Eugene Genovese, Miss Betsey: A Memoir
I'm not sure I've ever seen a better example in print of a man honoring his wife and, beyond that, honoring marriage itself. Historian Eugene Genovese writes here a kind of love letter to his recently departed wife, scholar Elizabeth Fox-Genovese. The Genoveses were for many years Marxist atheists, though, as the book notes, probably the only Marxists "who believed in original sin and human depravity."
The Genoveses became disillusioned with the Left due to the chaos of cultural liberation and the violence of sexual liberation, and ultimately became Christians.
There's a lot in this book about Fox-Genovese's passionate commitment to unborn life, to the dignity of women, her move away from feminism, and the troubles that caused her in academia. There's a telling memoir of how a couple, together, go from materialism to Christian theism. And there's a mini-history of the twentieth century in the lives of one couple who've seen it all.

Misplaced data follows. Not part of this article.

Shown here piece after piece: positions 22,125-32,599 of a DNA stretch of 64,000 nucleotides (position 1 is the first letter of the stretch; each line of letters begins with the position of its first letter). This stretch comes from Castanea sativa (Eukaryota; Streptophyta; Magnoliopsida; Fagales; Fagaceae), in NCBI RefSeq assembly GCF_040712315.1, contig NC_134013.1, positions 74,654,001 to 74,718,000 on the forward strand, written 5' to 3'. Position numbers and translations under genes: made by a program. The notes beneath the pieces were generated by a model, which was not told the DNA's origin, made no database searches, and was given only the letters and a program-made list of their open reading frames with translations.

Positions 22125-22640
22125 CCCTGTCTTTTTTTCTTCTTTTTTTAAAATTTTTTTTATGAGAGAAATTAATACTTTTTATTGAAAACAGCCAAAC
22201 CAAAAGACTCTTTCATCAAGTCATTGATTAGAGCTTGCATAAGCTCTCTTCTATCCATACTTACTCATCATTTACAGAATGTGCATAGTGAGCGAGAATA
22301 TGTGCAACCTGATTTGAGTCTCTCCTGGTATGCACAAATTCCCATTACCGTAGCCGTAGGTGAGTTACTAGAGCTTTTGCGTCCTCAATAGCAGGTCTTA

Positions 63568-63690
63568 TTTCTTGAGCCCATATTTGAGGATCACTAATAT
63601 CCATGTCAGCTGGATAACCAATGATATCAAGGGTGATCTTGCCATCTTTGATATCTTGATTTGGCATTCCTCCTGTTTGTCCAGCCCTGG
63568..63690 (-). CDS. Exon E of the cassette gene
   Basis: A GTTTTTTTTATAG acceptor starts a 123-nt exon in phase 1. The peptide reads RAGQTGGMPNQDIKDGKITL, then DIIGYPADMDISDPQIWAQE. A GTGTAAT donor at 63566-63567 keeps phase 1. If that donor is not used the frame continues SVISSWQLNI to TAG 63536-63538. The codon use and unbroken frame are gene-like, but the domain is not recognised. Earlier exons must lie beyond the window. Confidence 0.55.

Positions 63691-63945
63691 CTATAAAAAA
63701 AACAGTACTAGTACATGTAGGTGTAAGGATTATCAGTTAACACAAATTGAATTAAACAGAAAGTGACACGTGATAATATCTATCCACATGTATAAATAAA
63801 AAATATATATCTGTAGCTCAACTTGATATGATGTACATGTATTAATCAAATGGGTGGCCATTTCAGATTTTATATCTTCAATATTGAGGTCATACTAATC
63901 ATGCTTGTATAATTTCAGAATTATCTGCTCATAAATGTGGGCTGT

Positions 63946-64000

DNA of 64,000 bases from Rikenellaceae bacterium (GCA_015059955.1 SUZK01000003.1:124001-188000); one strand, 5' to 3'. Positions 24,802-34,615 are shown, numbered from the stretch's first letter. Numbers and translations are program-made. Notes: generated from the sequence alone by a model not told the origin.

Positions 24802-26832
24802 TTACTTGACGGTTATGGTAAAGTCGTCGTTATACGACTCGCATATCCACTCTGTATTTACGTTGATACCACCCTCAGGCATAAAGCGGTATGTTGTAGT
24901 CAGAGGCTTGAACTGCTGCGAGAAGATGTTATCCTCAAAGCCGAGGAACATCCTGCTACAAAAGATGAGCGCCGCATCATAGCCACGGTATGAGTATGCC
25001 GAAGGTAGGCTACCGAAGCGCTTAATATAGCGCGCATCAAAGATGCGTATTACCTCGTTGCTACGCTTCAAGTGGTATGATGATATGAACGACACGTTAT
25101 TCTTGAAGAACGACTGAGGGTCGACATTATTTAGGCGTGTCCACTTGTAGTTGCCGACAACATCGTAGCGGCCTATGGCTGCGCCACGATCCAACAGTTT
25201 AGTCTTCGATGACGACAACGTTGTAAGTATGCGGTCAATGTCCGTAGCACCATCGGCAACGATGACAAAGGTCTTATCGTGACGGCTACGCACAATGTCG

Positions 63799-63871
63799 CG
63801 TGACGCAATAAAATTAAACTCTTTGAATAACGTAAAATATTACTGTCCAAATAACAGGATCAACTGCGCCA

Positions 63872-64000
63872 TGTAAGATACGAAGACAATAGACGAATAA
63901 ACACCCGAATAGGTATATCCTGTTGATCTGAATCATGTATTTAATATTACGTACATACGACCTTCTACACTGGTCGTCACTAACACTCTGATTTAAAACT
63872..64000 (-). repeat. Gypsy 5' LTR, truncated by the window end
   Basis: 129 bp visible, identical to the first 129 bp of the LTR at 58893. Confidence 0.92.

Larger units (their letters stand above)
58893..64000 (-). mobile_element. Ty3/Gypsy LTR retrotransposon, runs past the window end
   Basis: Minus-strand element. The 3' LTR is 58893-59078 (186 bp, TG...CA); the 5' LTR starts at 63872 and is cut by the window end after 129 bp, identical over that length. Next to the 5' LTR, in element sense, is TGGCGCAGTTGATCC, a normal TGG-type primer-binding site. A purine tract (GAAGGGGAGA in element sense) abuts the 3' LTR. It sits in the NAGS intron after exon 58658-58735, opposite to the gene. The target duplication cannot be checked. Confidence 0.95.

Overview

But, more than that, there's an extraordinary model of a marriage. Genovese says that they always counseled young couples to maintain courtesy in the marriage. The absence of "please" and "thank you" and "you're welcome" is the first step to divorce. They were right.
The Genoveses led an unusual life together, to be sure. But the way he walked with her through terminal illness, and the way he shows us her grace and beauty, without sentimentality or mawkishness, is why this book can help anyone who wants to see something of the glory of marriage as it can be.
Photograph courtesy of worldcat.org.
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